Ned met Vaughn Bodé at a convention in the mid-1960s. Vaughn had a strong interest in science fiction and a brilliant cartoony style that was perfect for fanzines. At Vaughn’s request, Ned gave Vaughn the names and addresses of a bunch of prominent fanzine publishers. This was the beginning of Vaughn being “discovered.” In the early 1970s Ned, with George Beahm, started The Bodé Collectors, a mail order company designed to cheaply and affordably offer Bode products to his growing legion of fans, as well as to prepare the way for The Vaughn Bodé Illustration Index, which George compiled and published in 1976 (which unfortunately shortly followed Vaughn’s death). Years later, the two also collaborated on Kirk’s Works, a complete (at the time) listing of all appearances of Tim Kirk’s art.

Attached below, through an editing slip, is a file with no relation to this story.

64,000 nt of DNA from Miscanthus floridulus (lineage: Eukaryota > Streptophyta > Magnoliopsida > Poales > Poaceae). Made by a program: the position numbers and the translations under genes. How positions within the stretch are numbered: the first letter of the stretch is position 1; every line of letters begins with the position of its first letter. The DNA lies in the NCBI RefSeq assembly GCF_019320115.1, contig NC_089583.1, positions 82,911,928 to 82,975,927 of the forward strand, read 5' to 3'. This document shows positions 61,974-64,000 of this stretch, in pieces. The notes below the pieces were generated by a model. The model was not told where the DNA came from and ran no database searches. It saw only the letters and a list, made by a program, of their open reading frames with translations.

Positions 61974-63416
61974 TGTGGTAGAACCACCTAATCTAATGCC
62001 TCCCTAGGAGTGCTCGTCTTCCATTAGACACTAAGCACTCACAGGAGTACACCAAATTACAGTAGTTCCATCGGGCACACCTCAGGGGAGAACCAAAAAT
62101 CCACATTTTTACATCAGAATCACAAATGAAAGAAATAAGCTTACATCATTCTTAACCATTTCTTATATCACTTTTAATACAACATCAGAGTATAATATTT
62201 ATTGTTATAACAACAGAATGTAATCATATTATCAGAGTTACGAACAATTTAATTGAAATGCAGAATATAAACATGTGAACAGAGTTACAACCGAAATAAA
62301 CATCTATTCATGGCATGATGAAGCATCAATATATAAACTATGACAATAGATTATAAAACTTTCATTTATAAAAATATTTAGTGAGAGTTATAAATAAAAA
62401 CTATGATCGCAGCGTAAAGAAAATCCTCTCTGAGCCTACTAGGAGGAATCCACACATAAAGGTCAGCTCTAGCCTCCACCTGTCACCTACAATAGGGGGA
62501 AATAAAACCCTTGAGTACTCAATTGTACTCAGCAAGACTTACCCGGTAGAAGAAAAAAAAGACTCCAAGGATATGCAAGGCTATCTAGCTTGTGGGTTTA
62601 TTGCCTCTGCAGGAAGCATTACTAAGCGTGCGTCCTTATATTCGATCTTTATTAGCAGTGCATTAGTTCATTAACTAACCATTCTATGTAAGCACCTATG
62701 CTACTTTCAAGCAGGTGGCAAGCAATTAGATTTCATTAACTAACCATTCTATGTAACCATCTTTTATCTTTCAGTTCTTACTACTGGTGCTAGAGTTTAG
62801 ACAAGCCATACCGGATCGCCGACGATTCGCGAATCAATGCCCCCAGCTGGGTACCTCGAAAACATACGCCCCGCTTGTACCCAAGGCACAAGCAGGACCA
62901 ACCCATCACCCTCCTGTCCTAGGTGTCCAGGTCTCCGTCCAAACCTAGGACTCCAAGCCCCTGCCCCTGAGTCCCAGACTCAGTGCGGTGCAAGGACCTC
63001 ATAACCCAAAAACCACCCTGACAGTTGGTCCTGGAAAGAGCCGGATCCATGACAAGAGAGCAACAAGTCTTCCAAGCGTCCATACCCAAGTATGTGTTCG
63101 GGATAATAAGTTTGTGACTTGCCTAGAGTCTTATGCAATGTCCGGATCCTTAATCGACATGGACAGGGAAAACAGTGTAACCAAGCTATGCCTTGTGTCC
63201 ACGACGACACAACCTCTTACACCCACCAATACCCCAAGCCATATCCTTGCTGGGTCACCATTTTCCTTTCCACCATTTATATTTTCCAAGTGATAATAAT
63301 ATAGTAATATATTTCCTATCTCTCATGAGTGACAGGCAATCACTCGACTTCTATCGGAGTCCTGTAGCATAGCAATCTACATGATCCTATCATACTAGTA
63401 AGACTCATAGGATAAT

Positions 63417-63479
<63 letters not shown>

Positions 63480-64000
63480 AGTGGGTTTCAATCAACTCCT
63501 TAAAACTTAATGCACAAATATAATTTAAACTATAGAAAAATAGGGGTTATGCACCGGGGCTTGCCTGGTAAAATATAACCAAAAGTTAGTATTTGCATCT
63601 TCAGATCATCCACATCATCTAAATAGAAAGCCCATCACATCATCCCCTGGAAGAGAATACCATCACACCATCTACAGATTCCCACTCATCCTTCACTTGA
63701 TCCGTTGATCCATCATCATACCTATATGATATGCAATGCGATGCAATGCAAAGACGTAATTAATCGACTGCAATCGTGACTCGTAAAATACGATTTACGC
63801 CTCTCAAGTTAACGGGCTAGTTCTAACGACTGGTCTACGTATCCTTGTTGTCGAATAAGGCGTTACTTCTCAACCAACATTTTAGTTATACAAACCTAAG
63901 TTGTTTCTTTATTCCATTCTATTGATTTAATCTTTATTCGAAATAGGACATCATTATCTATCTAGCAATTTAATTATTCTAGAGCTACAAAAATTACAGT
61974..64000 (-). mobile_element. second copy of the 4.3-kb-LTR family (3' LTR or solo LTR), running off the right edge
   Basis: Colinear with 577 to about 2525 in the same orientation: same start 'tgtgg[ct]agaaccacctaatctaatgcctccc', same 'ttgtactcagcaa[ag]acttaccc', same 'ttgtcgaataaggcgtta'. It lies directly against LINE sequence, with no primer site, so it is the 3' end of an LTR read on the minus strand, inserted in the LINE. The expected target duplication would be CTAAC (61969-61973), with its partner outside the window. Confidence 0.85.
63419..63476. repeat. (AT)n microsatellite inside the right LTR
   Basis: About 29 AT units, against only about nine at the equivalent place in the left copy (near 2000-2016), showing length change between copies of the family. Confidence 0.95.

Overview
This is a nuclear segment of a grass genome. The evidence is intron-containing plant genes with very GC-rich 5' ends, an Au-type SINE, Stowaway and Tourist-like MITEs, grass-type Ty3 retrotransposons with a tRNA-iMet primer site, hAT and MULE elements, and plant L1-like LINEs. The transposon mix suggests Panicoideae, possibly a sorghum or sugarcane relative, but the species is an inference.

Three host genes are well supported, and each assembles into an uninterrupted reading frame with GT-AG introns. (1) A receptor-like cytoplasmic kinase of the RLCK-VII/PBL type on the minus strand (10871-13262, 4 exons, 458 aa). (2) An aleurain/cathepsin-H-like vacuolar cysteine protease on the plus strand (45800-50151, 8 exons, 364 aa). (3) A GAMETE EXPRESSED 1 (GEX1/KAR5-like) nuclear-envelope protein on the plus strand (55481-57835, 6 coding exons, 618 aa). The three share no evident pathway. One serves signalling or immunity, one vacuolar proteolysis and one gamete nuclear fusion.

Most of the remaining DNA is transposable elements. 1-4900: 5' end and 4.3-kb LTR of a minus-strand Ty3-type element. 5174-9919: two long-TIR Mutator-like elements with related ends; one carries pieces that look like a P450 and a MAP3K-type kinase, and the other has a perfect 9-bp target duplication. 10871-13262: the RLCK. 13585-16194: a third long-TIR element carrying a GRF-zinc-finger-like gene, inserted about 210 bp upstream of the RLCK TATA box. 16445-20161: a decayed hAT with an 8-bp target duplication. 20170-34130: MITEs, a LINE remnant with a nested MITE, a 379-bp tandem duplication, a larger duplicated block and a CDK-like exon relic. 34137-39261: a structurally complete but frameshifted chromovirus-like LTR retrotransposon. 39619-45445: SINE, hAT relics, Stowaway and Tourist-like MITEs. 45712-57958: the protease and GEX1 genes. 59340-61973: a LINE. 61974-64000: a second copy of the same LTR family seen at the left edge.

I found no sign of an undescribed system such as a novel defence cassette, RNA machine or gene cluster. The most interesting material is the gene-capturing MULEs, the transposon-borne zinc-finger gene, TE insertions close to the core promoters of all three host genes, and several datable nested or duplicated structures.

Ned worked for NASA for 39 years, then retired to Lilburn, Georgia, in order to be closer to his relatives. He purchased and arranged a large house with room for all his books and there was even a separate room for his antique typewriter collection.